Features and design

The Roamio Pro has six tuners so that you can record up to six programs or record five and watch another live. You also get a 3TB drive, which will store up to 450 hours of HD or 3,000 hours of SD content. For me, this was totally overkill. I could easily have done with the Roamio Plus, which also offers 6 tuners and will store 150 HD or 1,000 SD hours.

TiVo’s interface not only makes navigating your channels easier, it also recommends content for you based on what you like to watch.

There’s also the basic Roamio, which has four tuners and 75HD/500 SD hours of storage. The base model also bears the distinction of being the only one of the bunch with an over-the-air antenna input, though you give up on free wireless streaming to iOS devices, too (you can buy into this feature, though).

All three models have built-in wireless adapters for quick connection to your local network. Video On Demand access requires an Internet connection, as does using Netflix or any other streaming service. With the former, the Internet connection is only needed for communicating commands and authorization with your cable company or Verizon Fios.

TiVo’s interface not only makes navigating your channels easier, it also recommends content for you based on what you like to watch. And it doesn’t just source those content recommendations from your cable channel listing, it also polls Netflix, Hulu, and all the other available streaming services for titles there, too. Not sure if what you want to watch is free or costs a fee? TiVo’s software will let you know that as well.

All of that goodness can be streamed to other TVs in the home using one of TiVo’s “Mini” boxes, which essentially acts as a wireless dumb terminal for the master Roamio DVR.  You might begin to see how you could replace all of your cable company’s equipment with your own and ditch their equipment leasing fees.

But it’ll still cost you

Of course, all this flexibility doesn’t come without their own costs. Monthly service on a Roamio DVR costs $15 a month or a one-time payment of $500. Adding a TiVo mini to a room will cost you another $6 each or a one-time fee of $100. So, depending on your cable company’s fee structure, you may or may not end up saving any money over using company-owned equipment. But, once you’ve experience TiVo’s interface and ease of use, I doubt you’ll want to give your money to your cable provider for a vastly inferior experience when you could give it to TiVo for a flat-out enjoyable one.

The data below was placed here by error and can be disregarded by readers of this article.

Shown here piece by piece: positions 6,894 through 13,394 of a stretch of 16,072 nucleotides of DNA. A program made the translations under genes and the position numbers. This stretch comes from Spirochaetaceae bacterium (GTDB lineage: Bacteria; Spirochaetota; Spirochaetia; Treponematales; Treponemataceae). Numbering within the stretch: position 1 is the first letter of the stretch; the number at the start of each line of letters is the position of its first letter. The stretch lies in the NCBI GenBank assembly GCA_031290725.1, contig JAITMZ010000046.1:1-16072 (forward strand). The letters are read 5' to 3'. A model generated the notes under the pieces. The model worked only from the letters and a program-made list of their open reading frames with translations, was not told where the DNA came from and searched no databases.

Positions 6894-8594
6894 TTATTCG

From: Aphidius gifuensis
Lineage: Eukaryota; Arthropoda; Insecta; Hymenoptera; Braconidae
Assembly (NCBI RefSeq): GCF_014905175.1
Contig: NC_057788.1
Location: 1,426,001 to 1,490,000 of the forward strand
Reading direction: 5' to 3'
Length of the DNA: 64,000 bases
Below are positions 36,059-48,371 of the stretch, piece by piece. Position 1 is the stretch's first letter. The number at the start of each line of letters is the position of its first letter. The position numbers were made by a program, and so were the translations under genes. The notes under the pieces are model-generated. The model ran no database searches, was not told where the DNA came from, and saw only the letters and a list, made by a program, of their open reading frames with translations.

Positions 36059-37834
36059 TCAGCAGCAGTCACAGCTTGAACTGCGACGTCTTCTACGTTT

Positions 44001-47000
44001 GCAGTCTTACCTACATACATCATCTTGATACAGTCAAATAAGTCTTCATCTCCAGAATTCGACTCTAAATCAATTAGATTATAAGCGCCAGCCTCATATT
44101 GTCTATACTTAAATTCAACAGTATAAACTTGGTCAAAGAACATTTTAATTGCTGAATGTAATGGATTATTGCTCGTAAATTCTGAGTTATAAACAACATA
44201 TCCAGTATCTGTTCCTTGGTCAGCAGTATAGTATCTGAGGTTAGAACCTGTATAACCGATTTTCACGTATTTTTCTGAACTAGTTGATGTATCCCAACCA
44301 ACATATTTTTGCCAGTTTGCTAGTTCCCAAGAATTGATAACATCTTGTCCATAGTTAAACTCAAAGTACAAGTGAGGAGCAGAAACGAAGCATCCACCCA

Living with the Roamio

If ever there was a product that might convince me to keep cable service around, it would be the TiVo Roamio. To be honest, though, I’m just not that attached to live TV anymore. I’m not a huge sports fan, and I don’t mind waiting for TV series to come available a few days after they’ve aired. Others, I can wait to get released by the season in mere months.

But for those who aren’t ready for that more laid-back approach to TV, the TiVo Roamio is the most fun you’ll have with your cable service. I can’t stress enough how much easier it is to navigate the guide and search for the shows you want to watch and record. And streaming to my iPad while away from home on business was a big bonus, too. You can imagine it would come in handy for vacations as well.

Tivo Roamio Pro review front angle

Video quality was always top notch. In fact, I dare say the picture looked less noisy and had better color saturation with the Roamio than it did with the el cheap-o  HD box Comcast provided me with.

There are other nice touches, too. For instance: If you lose the remote control, you can call it with the touch of a button on the Roamio box and it will play a little chime until you can find it. That came in handy on more than one occasion in just a couple months.

Living with the Roamio’s cost

For as great as the Roamio experience is – and it really is worth something –  the one thing I have trouble getting past is its total cost of ownership that’s involved. Though the entry level Roamio isn’t bad at all at $176.00 at Amazon, the Roamio Plus at $375 and the Pro at $525 gets a little steep. Then there’s the monthly fees to pay;  I’m simply feeling fee-phobic right now. I was already on the verge of ditching cable entirely because of the fees. Yet, I will concede that what you get from your TiVo fee is totally worth it if you’re committed to cable. 

Conclusion

For those committed to cable but sick of the tired out hardware, clunky interface and lack of flexibility that comes with leased equipment, the TiVo Roamio is a revelation.  For those in markets where video on demand is available, it is an even more compelling choice. If owning your own equipment and reaping the benefits of a superior user experience is what you seek, TiVo’s Roamio delivers big time. 

Highs

  • Beautiful, easy to use interface
  • Streams live and recorded media to mobile devices
  • Access to popular streaming apps and VOD
  • Universal search and recommendation

Lows

  • Cost of ownership may be high for some
  • Won’t access media stored on local network